Some readers alerted me to the fact that they wanted to know about all of the ballet terms that I use in The Muse. So here’s your ballet basics tutorial.
One of the most common steps that I refer to in The Muse is the plié. In French, plié means “to bend.” That’s exactly what the knees do in this step. Dancers can plié on one foot or both feet.
The “opposite” of a plié is a relevé. A relevé is where the dancer will rise to the balls of her feet, or, if she is wearing pointe shoes, to the tips of her toes.
Here’s an example of a plié-relevé exercise at the barre:
Tendú means “to reach.” When a dancer does a tendú, she extends her leg in front, to the side, or behind her, with the toes touching the floor, like so:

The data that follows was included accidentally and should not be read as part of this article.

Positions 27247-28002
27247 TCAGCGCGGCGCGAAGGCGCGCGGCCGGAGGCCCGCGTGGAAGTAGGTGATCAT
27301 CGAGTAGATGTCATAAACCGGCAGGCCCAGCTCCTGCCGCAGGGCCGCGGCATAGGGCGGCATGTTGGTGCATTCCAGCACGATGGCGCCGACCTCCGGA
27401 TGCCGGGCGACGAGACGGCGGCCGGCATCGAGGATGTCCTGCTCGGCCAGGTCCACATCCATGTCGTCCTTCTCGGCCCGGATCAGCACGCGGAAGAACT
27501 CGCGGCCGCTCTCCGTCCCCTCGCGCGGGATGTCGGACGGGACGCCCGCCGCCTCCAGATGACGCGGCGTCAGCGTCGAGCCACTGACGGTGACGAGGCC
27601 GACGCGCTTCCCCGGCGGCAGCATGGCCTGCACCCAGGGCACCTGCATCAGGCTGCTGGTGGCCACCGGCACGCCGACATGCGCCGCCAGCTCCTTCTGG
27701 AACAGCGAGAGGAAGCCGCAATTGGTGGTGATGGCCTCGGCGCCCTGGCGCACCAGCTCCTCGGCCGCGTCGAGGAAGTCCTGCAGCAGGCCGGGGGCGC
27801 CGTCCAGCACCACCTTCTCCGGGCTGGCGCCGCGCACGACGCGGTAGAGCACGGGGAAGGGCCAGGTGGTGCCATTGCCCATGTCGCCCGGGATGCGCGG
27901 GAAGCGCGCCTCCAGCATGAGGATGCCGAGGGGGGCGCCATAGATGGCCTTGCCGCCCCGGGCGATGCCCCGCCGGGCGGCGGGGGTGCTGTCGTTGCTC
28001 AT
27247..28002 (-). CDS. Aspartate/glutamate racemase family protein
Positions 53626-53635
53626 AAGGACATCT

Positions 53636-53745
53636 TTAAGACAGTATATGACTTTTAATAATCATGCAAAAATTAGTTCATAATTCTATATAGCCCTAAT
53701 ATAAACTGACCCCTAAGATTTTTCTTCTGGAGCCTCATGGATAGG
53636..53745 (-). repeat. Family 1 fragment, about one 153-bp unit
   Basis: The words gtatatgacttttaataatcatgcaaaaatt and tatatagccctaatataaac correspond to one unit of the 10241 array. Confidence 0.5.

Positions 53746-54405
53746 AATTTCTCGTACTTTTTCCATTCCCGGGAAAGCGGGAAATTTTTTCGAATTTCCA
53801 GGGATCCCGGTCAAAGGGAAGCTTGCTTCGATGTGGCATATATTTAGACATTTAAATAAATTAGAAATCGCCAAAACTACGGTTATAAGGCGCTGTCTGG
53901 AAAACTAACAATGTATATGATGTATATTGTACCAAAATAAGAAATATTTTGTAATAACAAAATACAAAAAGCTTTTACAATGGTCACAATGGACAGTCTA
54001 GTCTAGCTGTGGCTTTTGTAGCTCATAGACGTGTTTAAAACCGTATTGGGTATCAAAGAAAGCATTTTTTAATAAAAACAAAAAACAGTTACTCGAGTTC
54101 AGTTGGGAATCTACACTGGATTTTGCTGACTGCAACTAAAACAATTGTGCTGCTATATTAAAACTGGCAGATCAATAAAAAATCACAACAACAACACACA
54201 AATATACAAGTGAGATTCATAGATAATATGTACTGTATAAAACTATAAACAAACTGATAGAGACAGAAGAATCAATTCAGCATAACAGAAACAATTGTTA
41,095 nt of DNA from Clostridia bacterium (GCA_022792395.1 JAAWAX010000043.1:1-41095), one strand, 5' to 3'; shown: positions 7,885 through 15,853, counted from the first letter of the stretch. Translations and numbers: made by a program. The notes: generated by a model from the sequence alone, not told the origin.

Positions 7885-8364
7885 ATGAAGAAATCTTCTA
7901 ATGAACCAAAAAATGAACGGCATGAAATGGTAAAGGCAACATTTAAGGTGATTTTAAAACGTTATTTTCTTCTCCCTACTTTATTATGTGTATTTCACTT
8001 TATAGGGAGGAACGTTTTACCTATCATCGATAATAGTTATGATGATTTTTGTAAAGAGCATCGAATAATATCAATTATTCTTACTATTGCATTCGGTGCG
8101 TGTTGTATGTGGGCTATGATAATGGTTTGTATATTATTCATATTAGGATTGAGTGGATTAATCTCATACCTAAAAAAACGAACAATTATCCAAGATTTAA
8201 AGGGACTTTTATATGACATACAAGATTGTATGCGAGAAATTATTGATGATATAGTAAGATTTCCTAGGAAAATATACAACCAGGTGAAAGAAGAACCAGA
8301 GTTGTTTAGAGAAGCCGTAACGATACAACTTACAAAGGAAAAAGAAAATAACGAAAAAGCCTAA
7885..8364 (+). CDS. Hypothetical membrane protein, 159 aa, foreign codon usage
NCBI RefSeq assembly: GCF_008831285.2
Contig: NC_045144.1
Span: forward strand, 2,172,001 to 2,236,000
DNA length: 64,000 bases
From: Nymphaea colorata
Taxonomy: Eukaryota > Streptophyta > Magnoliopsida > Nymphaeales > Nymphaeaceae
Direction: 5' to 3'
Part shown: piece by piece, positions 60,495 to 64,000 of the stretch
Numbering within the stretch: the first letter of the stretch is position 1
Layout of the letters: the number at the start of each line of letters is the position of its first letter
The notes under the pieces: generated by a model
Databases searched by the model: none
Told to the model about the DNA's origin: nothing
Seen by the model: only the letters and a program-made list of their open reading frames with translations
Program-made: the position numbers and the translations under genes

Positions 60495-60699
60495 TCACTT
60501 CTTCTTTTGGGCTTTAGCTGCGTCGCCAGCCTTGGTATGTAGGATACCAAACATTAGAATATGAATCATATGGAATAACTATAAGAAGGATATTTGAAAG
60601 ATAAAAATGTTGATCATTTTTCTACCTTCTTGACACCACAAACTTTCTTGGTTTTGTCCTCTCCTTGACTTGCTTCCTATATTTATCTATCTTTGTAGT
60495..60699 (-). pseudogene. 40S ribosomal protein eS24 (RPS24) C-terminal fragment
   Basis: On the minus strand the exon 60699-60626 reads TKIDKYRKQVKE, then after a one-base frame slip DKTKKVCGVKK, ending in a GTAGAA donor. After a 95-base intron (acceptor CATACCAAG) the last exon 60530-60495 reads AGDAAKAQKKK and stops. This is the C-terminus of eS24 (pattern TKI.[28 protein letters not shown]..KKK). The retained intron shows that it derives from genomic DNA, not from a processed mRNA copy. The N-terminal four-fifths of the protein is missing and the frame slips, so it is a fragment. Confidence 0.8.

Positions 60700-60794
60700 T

The first step that William Darcy choreographs on Elizabeth in his piece is a piqué arabesque. In a piqué arabesque, a dancer steps onto the tip of her toes, with her leg extended in the air behind her. It looks like this:
I’ll be covering some other ballet basics topics on my blog, but let me know in the comments if there’s something in particular you’d like me to cover.